The rest of the world will have to give in to Iran's position on the use of nuclear technology, President Mahmoud Ahmadinejad said Wednesday in one of several defiant comments by leaders of the government in Tehran. Officials also said Iran would "review our policies" on exporting oil if any more pressure is applied over its nuclear activities and that the US could feel "harm and pain" if the UN Security Council takes up the issue. The latter was a response to Vice President Cheney's warning Tuesday that Iran would face "meaningful consequences" if it continued to defy the international community on its nuclear ambitions. In a blast at the International Atomic Energy Agency, Iranian officials also said the finding that their government has failed to comply with nuclear technology safeguards was the IAEA's "biggest blunder."
In a late-afternoon raid, gunmen posing as Iraqi police seized as many as 50 employees of a private agency that provides protection services for businesses, forced them into waiting vehicles, and fled. The agency's offices are in a mixed Shiite-Sunni neighborhood of Baghdad and some of its employees are former members of ousted dictator Saddam Hussein's security apparatus. There was no immediate claim of responsibility for the incident. Meanwhile, Shiite Vice President Adil Abdul-Mahdi, the last holdout, signed an executive order calling parliament into session for the first time since last December's election. An informed source said he expected the legislature to meet as soon as Sunday.
The number of deaths from Tuesday night's bomb explosions in Varanasi, India, rose to 28, reports said. The Hindu holy city remained virtually shut down in protest Wednesday, although there were no signs of a sectarian backlash against Muslims and authorities said they didn't expect one. Most of the anger was directed at the government of Uttar Pradesh State, India's most populous, for ignoring threats to security. In Luck-now, the state capital, police shot and killed a Muslim militant who they said "probably was involved in the Varanasi blasts." He was carrying six pounds of explosives, they said.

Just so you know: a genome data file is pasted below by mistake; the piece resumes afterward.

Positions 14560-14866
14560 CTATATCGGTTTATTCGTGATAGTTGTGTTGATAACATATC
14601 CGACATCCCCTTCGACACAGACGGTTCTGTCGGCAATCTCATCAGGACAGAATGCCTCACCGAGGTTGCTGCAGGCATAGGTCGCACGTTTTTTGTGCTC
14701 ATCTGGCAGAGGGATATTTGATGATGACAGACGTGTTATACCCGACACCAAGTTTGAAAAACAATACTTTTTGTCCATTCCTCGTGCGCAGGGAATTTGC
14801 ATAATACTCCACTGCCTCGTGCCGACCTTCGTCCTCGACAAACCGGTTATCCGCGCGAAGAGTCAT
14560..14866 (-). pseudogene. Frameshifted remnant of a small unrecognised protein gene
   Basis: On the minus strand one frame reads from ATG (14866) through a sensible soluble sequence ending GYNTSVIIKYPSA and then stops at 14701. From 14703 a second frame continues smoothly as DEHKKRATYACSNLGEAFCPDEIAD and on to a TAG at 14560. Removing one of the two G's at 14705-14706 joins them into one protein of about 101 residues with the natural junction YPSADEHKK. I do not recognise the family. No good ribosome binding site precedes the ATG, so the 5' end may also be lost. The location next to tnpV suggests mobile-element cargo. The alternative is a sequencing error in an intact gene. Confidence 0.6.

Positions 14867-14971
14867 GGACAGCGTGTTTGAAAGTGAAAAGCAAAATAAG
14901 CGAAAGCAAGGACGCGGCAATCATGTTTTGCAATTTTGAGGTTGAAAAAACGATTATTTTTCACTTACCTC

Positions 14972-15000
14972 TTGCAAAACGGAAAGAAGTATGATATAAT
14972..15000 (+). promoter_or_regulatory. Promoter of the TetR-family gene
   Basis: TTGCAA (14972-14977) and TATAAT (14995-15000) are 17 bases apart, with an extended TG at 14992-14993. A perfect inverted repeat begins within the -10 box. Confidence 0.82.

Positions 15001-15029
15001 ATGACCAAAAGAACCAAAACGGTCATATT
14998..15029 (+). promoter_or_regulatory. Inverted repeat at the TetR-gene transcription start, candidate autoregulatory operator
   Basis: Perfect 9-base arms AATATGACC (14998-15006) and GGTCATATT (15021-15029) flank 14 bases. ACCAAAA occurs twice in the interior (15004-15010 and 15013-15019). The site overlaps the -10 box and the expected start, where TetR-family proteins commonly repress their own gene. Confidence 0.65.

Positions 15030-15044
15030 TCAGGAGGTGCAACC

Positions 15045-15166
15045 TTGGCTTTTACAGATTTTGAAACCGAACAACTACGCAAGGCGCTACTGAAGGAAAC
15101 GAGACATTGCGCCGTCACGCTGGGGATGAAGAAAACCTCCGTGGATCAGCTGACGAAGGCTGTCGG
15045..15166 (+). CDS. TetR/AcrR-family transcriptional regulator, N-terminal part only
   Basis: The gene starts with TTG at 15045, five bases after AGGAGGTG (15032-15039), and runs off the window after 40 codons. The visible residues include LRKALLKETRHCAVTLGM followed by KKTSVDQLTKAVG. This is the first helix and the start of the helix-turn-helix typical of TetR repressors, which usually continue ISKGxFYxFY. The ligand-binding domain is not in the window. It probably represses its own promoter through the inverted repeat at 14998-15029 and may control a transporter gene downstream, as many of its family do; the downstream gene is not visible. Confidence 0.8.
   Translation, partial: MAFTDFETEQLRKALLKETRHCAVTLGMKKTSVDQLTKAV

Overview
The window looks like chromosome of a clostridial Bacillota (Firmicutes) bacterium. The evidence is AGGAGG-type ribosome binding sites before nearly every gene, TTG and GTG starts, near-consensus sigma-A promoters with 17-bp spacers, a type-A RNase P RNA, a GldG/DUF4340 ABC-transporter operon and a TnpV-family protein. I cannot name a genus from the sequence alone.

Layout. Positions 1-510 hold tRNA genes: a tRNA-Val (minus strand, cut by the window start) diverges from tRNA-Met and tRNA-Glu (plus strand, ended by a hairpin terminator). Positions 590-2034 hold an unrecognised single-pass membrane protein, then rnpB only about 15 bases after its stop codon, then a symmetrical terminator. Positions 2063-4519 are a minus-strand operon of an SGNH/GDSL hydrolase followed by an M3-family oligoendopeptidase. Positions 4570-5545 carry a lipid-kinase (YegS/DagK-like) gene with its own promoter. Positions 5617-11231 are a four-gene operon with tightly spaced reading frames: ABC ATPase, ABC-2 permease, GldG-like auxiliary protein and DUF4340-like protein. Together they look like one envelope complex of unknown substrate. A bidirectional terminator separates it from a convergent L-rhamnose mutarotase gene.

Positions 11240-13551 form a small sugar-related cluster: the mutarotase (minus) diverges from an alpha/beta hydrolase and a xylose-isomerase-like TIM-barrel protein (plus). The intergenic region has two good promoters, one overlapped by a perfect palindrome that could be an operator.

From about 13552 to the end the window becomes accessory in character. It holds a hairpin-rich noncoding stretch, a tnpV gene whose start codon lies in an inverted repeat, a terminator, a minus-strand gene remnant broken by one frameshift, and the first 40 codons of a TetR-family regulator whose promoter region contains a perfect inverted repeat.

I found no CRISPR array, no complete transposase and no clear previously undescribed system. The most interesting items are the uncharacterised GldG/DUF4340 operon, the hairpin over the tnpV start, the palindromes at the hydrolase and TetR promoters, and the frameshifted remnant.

By mistake, two ground-to-air missiles were fired by North Korean forces toward China, the communist nation's only close friend, an "Asian security source" said. The missiles were of the short-range variety and apparently landed on North Korean soil, the Kyodo News agency of Japan reported. But when they were launched and the location of impact were unclear. Calls by the Associated Press seeking comment from China's Defense Ministry were not answered. Meanwhile, North Korea refused again to return to six-nation talks on its nuclear weapons program until the US stops pressuring financial institutions suspected of aiding the government's alleged money-laundering activities.
Amid heavy security precautions, narcotics agents in southern Afghanistan opened a mass eradication program against the opium poppy crop. The campaign began two days after the government warned that signs pointed to increased cultivation of the cash crop under the protection of the Taliban, which enforced a ban on poppy-growing when it controlled Afghanistan. The US Agency for International Development has said it will spend $146 million this year on export-oriented farming projects to help wean farmers off the crop, which thrives in the poor soil and abundant sunshine. Afghanistan is the source of almost 90 percent of the world's opium and heroin.
Massive relief efforts averted a second humanitarian disaster in northern Pakistan following the powerful Oct. 8 earthquake, UN officials told a news conference. The 7.6-magnitude quake killed more than 87,000 people and left an estimated 3 million others homeless. But relief operations coupled with milder-than-expected winter weather prevented a "second wave" of casualties, a large exodus from the region, severe malnutrition, and epidemics of disease, an official said, adding, "The winter race has been won."